NSFAF changes funding model

New Era Newspaper Namibia
Official Logo for New Era Newspaper 2016 version


In an effort to operationalise President Hage Geingob’s call to move away from the study loan scheme to a system of grants, the Namibia Students Financial Assistance Fund (NSFAF) has changed its funding model for local institutions from the traditional predetermined rate, to a new model whereby tuition fees are covered 100 percent by a grant.

However, the non-tuition components of accommodation and meals, transport and book allowance are provided as loans and are only partially covered.

NSFAF chief human capital and corporate affairs officer Olavi Hamwele revealed this yesterday to New Era when asked about the president’s call last year to abandon the study loan system in favour of a system of grants that would enable students to build up wealth portfolios, instead of sinking into debt even before they graduate.

Hamwele said the new funding model is aimed at local institutions, namely the University of Namibia (Unam), the University of Science and technology (NUST) and the International University of Management (IUM), whose students get financial assistance from government.

For students staying in university hostels, accommodation and meals are covered 80 percent, or 50 percent for institutions with hostel accommodation, but no catering services, as well as N$3 000 for books.
Students who lodge privately will get N$12 000 per year for accommodation, N$6 600 for transport and N$3 000 for books.

Although the new funding model does not provide for a full grant system, it alleviates students’ loan liability significantly, he said.

Asked what the total current collective debt owed to NSFAF by students is, Hamwele said: “This remains difficult to establish due to the lack of recordkeeping in the time before NSFAF was established as an independent secretariat in 2013.” However, he said the reconstruction of student records is progressing well and the total debt for that period is estimated at N$1.65 billion.

Since 2013, loans of N$1.35billion have been provided, bringing the total outstanding balance to some N$3 billion, something the president wants addressed through a grant system.

Currently all courses in Namibia’s tertiary institutions, irrespective of their status, are offered at a cost, in terms of tuition and other fees. Many students, who get the chance to enter tertiary institutions with grades of 25 points and above, stand a chance to be awarded loans and scholarships through the NSFAF.

It comes at a high cost though, as students have to re-pay the loans upon completion of their studies.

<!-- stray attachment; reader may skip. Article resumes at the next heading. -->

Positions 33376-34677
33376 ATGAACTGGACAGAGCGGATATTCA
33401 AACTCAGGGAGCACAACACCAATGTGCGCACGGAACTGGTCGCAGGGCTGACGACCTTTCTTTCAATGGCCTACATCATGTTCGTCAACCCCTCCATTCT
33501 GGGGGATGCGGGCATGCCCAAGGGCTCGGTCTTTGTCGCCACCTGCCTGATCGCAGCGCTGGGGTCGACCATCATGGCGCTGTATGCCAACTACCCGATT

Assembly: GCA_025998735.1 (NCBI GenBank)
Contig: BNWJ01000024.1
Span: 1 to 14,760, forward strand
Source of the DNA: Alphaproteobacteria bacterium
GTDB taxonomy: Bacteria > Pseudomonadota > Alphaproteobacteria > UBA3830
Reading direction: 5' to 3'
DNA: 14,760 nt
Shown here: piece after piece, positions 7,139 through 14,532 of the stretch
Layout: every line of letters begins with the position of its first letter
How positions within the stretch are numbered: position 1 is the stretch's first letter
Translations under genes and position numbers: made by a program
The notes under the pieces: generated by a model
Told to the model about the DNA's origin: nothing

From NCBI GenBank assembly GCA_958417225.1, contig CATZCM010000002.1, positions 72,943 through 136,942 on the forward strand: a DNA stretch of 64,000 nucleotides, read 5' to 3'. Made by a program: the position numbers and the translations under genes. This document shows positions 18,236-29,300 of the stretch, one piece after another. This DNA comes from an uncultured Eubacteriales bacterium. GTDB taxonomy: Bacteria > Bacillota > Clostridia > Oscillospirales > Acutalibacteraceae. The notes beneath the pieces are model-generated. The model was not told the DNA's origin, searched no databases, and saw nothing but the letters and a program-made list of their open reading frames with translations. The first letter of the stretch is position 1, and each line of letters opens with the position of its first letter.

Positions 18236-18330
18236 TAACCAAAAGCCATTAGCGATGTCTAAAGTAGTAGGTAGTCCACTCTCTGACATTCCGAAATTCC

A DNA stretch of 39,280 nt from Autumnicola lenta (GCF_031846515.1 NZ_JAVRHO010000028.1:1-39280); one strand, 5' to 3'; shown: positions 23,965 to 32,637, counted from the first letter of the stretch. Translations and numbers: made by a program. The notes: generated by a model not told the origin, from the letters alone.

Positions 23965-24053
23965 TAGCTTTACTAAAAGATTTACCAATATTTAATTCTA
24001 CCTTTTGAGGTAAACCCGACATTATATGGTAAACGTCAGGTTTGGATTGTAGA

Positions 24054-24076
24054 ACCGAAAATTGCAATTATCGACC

The Namibia National Students Organisation (Nanso) at the time expressed delight at Geingob’s call for the abolition of the study loan system in favour of a grant system. Nanso has long been an advocate of the abolition of the current system.

Over the past few years, institutions of higher learning have been turning away student loanholders during registration and when it is time to take exams, as government had not yet released the funds owed to the institutions.
Last year Nanso, alongside the student leadership of Unam, NUST and IUM, reiterated the need for NSFAF loans to be transformed into grants.


  1. NSFAF promised to by end of June, then July, then August, then end of SEPTEMBER and now October…
    They can’t keep their promises.
    NUST students who re-activated their loans got no money from NSFAF

  2. This is pure discrimination against Namibians who are studying at universities and colleges outside Namibia. I doubt if that’s what the Harambee Prosperity Plan cater. Why not cover all Namibians regardless where they are studying? Why treat some students like adopted children? Let all the changes benefit all students funded by NSFAF.

  3. I just have one question.
    When is NSFAF settling our tuition fees?. Exams are starting in less than a month and we are hardly allowed to write when we haven’t paid.

  4. Very good… but plz NSFAF speed up ur process of payments and activation of student files… Students suffer all year while until end when u pay them tht late.

  5. Why is NSFAF not giving equal amount of nontuition fees to students? Some students are having the same modules, but didn’t receive equal amount. Why?

  6. Some of us our tuition fees are not paid yet. We even have a fear of not writing the exam and it is always a reminder from UNAM forcing us to pay. NSFAF respond to this.

  7. Nsfaf must speed up their funding process, they work like turtles, they are not seriouse at all
    our tuition fees arent paid yet, nor did we receive non tuition fees to pay our landlords and buy study material,
    school work is piling up and the exams are around the corner, if i dont pay my rent by monday ill be thrown out

  8. I don’t understand this government. How couldn’t students pay back tuition fees and repay non-tuition fees? Robbing itself or us in return? However, our tuitions must be settled soon.???

  9. Some of us completed our education 2years back under your funds but until now we are not given our qualification due to the outstanding fees that NSFAF failed to pay.Now my question is who is responsible of paying those outstanding fees so that we can be given our certificates?give us the feedback please…..@Stressed Former Students

  10. it is not reasonable to pay tuition fees for other students and again give them their non-tuition fee while others still have outstanding fees , something must be done please we are tired of waiting ….NSFAF do something please…


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